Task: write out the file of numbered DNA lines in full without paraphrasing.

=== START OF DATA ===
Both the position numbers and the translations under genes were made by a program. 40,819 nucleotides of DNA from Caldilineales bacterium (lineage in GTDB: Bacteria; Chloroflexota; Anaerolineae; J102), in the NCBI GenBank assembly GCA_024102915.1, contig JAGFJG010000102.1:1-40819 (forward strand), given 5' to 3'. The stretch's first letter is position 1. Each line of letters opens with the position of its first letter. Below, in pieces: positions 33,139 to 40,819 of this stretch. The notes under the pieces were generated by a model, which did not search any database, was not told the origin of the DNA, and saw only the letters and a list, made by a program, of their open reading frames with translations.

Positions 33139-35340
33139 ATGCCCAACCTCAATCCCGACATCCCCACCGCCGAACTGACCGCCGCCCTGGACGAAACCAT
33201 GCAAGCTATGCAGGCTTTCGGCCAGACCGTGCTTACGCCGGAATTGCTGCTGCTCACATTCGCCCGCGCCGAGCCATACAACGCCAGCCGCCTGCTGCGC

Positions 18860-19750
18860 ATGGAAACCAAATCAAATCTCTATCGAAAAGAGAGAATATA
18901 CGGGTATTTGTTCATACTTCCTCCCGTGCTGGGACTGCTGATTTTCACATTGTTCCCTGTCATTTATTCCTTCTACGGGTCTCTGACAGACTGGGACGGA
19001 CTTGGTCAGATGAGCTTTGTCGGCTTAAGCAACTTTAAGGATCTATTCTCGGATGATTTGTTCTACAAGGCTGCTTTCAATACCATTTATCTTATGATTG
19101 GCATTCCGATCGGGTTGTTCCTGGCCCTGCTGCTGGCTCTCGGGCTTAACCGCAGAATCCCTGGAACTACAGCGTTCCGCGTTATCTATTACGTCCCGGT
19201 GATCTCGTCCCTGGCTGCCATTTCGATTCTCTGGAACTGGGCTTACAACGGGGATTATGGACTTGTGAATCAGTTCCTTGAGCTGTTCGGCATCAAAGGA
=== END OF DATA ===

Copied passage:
Both the position numbers and the translations under genes were made by a program. 40,819 nucleotides of DNA from Caldilineales bacterium (lineage in GTDB: Bacteria; Chloroflexota; Anaerolineae; J102), in the NCBI GenBank assembly GCA_024102915.1, contig JAGFJG010000102.1:1-40819 (forward strand), given 5' to 3'. The stretch's first letter is position 1. Each line of letters opens with the position of its first letter. Below, in pieces: positions 33,139 to 40,819 of this stretch. The notes under the pieces were generated by a model, which did not search any database, was not told the origin of the DNA, and saw only the letters and a list, made by a program, of their open reading frames with translations.

Positions 33139-35340
33139 ATGCCCAACCTCAATCCCGACATCCCCACCGCCGAACTGACCGCCGCCCTGGACGAAACCAT
33201 GCAAGCTATGCAGGCTTTCGGCCAGACCGTGCTTACGCCGGAATTGCTGCTGCTCACATTCGCCCGCGCCGAGCCATACAACGCCAGCCGCCTGCTGCGC

Positions 18860-19750
18860 ATGGAAACCAAATCAAATCTCTATCGAAAAGAGAGAATATA
18901 CGGGTATTTGTTCATACTTCCTCCCGTGCTGGGACTGCTGATTTTCACATTGTTCCCTGTCATTTATTCCTTCTACGGGTCTCTGACAGACTGGGACGGA
19001 CTTGGTCAGATGAGCTTTGTCGGCTTAAGCAACTTTAAGGATCTATTCTCGGATGATTTGTTCTACAAGGCTGCTTTCAATACCATTTATCTTATGATTG
19101 GCATTCCGATCGGGTTGTTCCTGGCCCTGCTGCTGGCTCTCGGGCTTAACCGCAGAATCCCTGGAACTACAGCGTTCCGCGTTATCTATTACGTCCCGGT
19201 GATCTCGTCCCTGGCTGCCATTTCGATTCTCTGGAACTGGGCTTACAACGGGGATTATGGACTTGTGAATCAGTTCCTTGAGCTGTTCGGCATCAAAGGA